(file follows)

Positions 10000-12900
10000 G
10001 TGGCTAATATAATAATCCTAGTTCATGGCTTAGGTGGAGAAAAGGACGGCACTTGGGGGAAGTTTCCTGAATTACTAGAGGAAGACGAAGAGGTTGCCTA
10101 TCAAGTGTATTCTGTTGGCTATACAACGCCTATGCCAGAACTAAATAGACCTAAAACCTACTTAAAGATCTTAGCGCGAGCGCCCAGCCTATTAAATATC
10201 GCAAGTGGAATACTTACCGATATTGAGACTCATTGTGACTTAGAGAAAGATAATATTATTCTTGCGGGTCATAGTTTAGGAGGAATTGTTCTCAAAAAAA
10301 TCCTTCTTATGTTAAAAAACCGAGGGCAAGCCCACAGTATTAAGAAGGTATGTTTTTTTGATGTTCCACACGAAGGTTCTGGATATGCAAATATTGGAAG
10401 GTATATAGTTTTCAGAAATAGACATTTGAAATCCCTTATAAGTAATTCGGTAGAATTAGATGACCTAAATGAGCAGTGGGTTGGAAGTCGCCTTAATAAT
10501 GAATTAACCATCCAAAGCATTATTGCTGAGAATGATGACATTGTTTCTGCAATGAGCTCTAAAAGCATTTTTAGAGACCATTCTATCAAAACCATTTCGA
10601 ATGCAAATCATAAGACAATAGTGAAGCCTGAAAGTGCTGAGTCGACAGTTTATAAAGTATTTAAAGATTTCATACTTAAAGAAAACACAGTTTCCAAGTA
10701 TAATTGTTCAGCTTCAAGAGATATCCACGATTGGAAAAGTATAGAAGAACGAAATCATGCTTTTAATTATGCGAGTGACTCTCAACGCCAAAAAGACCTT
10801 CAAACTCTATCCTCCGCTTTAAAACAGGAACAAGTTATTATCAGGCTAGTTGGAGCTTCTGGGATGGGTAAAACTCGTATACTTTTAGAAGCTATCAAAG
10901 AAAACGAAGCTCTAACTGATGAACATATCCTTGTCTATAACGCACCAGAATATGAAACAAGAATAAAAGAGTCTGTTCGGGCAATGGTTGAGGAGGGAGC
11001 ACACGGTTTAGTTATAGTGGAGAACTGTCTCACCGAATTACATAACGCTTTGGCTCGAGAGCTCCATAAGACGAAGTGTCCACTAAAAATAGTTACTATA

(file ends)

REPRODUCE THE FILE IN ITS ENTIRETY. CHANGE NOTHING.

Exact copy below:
Positions 10000-12900
10000 G
10001 TGGCTAATATAATAATCCTAGTTCATGGCTTAGGTGGAGAAAAGGACGGCACTTGGGGGAAGTTTCCTGAATTACTAGAGGAAGACGAAGAGGTTGCCTA
10101 TCAAGTGTATTCTGTTGGCTATACAACGCCTATGCCAGAACTAAATAGACCTAAAACCTACTTAAAGATCTTAGCGCGAGCGCCCAGCCTATTAAATATC
10201 GCAAGTGGAATACTTACCGATATTGAGACTCATTGTGACTTAGAGAAAGATAATATTATTCTTGCGGGTCATAGTTTAGGAGGAATTGTTCTCAAAAAAA
10301 TCCTTCTTATGTTAAAAAACCGAGGGCAAGCCCACAGTATTAAGAAGGTATGTTTTTTTGATGTTCCACACGAAGGTTCTGGATATGCAAATATTGGAAG
10401 GTATATAGTTTTCAGAAATAGACATTTGAAATCCCTTATAAGTAATTCGGTAGAATTAGATGACCTAAATGAGCAGTGGGTTGGAAGTCGCCTTAATAAT
10501 GAATTAACCATCCAAAGCATTATTGCTGAGAATGATGACATTGTTTCTGCAATGAGCTCTAAAAGCATTTTTAGAGACCATTCTATCAAAACCATTTCGA
10601 ATGCAAATCATAAGACAATAGTGAAGCCTGAAAGTGCTGAGTCGACAGTTTATAAAGTATTTAAAGATTTCATACTTAAAGAAAACACAGTTTCCAAGTA
10701 TAATTGTTCAGCTTCAAGAGATATCCACGATTGGAAAAGTATAGAAGAACGAAATCATGCTTTTAATTATGCGAGTGACTCTCAACGCCAAAAAGACCTT
10801 CAAACTCTATCCTCCGCTTTAAAACAGGAACAAGTTATTATCAGGCTAGTTGGAGCTTCTGGGATGGGTAAAACTCGTATACTTTTAGAAGCTATCAAAG
10901 AAAACGAAGCTCTAACTGATGAACATATCCTTGTCTATAACGCACCAGAATATGAAACAAGAATAAAAGAGTCTGTTCGGGCAATGGTTGAGGAGGGAGC
11001 ACACGGTTTAGTTATAGTGGAGAACTGTCTCACCGAATTACATAACGCTTTGGCTCGAGAGCTCCATAAGACGAAGTGTCCACTAAAAATAGTTACTATA